We are all aware of the benefits of extensive reading, but some of us may feel unsure about how to approach longer texts in class. How should we scaffold the reading for the students and much time should we dedicate to talking about the book? How will the students benefit from it? Can it be linked to our syllabus?
In these series of posts we would like to encourage you to take extensive reading seriously and take a novel into class. We will look at how you can prepare your students for the text and expand it beyond the frame of the story. It is important to prepare the students so they are aware of what they are doing, Some of them may feel intimidated by the idea of reading a book in English, others may not see the benefits. These fears and preconceptions can be easily addressed and thereby making the reading process much more beneficial and all-importantly FUN for the students. It is always a good idea for students to keep a WORD BOOK where they can jot down new words and expressions. We also recommend getting your students to read slightly below level so they are at ease with the language and consolidating language while learning new words in context.
The book was adapted by Jennifer Gascoigne and illustrated by Viola Niccolai for teens and of course any adult reader at an elementary level of English (CEFR A1).
Our aims are to:
- raise interest in the story,
- become familiar with the reader,
- find pathways into the story through projects,
- expand the social, cultural and historical setting of the story,
- make personal links,
- have fun.
1 Start by introducing the intriguing character of Psammead, the sand fairy. Simply ask your students what they think it is. You can also show a picture (from the Helbling reader, a film adaptation or your own drawing) to give some help if needed. Do Before Reading exercises 3 and 4 on page 13 of the book.
2 Talk about making wishes. You can tell your students that the sand fairy can make your wishes come true, but the effects of this magic last only for one day. Discuss the dangers of magically making all your wishes come true. It is a good opportunity to practise saying wishes in English.
3 Make predictions from the illustrations. Ask your students to browse the book and write short sentences about what might be going on in the pictures. They can write them in their notebooks and then go back to their predictions as they are reading the book.
4 Before you start discussing the projects, share this Wordle image with your class. It shows the thirty most frequently used words in the readers (the bigger the word the more it is used). What do these words tell us about the story? Get the class to ask questions and make statements based on the words.
When you have become familiar with the book, offer a series of projects for your students to explore on their own or in pairs/groups. We recommend that your students choose their topic whenever they feel comfortable doing so (before, during or after reading). Some students might not be comfortable reflecting on the story from a personal point of view and they might not have the linguistic toolkit to analyze it critically. Projects can provide friendly pathways into the stories and they can also provide the basis for cross-curricular projects.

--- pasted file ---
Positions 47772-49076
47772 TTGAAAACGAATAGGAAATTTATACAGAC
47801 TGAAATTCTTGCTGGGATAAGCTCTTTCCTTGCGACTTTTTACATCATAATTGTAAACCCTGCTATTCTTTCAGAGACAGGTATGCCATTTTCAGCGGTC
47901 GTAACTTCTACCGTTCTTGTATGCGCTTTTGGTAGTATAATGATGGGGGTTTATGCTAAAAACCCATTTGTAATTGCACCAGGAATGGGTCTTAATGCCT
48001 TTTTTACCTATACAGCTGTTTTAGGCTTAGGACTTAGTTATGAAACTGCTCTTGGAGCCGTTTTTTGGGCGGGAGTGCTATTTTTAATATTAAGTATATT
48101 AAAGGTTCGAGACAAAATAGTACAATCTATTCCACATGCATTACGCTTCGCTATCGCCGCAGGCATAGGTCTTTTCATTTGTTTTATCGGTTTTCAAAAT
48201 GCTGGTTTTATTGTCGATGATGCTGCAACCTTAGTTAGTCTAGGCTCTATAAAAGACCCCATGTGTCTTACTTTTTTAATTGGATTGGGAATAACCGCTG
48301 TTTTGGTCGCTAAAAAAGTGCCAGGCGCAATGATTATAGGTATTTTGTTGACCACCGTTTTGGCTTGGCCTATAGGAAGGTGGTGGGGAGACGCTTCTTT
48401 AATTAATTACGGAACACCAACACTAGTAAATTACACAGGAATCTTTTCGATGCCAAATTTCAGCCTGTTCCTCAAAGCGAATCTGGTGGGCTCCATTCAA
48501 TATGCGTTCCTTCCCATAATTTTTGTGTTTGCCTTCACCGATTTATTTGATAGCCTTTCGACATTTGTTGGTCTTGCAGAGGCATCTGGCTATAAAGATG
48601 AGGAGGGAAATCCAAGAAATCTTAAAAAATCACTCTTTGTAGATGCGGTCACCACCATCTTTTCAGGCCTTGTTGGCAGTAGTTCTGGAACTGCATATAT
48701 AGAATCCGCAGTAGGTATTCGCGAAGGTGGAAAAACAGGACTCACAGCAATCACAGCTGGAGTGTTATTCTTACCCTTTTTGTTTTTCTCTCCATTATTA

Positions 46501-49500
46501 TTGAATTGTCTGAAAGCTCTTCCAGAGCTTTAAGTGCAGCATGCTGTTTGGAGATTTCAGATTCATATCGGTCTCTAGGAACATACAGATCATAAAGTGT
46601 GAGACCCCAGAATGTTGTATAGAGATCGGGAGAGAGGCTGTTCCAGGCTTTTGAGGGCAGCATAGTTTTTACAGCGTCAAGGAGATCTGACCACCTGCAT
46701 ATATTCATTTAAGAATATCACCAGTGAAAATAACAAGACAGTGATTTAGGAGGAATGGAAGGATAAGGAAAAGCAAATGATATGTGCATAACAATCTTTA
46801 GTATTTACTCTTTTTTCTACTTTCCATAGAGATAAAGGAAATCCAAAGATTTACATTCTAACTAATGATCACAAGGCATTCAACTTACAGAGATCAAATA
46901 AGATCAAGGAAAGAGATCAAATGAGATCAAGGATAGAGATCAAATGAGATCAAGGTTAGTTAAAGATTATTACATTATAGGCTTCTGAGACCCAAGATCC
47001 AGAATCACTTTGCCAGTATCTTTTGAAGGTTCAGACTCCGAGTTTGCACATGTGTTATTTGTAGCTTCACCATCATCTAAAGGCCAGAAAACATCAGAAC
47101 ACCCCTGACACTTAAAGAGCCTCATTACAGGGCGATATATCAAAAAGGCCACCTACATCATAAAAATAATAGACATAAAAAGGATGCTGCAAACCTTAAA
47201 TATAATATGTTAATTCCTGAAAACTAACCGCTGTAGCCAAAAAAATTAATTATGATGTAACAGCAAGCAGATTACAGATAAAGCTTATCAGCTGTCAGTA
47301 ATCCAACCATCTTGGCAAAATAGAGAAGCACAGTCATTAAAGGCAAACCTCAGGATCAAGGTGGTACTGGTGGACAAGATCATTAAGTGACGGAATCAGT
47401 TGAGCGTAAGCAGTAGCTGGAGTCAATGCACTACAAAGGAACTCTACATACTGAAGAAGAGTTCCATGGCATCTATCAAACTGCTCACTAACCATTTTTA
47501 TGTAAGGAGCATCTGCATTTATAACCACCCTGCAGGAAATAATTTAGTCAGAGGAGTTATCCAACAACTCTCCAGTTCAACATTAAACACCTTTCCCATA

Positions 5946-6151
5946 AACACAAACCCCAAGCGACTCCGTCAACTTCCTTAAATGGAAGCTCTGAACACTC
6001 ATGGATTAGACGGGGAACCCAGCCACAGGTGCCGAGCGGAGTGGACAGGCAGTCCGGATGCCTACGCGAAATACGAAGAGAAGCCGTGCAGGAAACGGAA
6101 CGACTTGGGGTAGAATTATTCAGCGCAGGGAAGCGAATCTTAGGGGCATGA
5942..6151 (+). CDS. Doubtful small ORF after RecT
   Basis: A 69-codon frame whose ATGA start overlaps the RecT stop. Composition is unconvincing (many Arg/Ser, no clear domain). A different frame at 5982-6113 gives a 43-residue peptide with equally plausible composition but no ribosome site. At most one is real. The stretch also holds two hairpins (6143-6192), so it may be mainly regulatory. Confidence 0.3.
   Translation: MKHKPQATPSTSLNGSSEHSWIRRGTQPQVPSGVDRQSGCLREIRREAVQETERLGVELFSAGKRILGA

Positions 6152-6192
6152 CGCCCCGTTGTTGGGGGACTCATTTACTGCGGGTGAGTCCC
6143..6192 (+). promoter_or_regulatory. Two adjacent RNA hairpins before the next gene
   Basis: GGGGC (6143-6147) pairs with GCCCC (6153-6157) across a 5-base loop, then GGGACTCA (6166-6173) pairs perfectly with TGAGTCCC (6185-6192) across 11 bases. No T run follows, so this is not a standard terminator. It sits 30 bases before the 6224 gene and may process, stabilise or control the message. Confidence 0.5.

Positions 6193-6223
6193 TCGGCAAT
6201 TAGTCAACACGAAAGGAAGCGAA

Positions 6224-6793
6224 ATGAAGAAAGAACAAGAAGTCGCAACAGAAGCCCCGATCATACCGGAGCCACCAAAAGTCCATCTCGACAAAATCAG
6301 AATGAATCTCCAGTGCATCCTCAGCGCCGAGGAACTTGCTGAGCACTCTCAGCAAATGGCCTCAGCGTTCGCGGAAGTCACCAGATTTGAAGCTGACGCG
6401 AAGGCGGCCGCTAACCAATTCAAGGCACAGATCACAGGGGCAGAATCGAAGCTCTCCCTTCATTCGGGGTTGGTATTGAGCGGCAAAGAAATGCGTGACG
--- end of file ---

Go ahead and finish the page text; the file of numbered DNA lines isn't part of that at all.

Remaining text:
Project 1: Summer holidays far away from home
Where would you go for a whole summer? Have you ever been away for more than a month? How do you imagine a summer holiday in the country? If you live in the country, where would you spend your summer holiday?
Project 2: All that money
Collect some words to describe money in English. The children ask for a lot of money. Can you imagine having all the money in the world? What would you do with it?
Project 3: Family models
In your country, is it usual to have five children in a family? Why do the children have a nanny? What happens to the parents?
Project 4: Magic
Can you think of other stories (folk and fairy tales or contemporary fiction) where magic play an important role? How is the sand fairy different from the fairies you know from other stories? What other magical creatures do you know about?
Project 5: The Strand Magazine
The Strand Magazine was a popular publication, and several famous stories became successful in it. What other stories appeared in it? How often was it published? Where and when was it first published? Is it still in print?
Project 6: The Edwardians
The story is set in the Edwardian Age. Who was this period named after? When was the Edwardian Age? What other famous novels and TV series are set in this age?
Project 7: Rewritings and adaptations
Have you ever seen a film adaptation of Five Children and It? How many adaptations exist?
The popular young adult author, Jacqueline Wilson wrote Four Children and It. What is this story about? How is it connected to the original story by E. Nesbit?
Project 8: The author
Who was Edith Nesbit? When and where did she live? What kind of a life did she have?
Download a project planner from here to print out and take notes.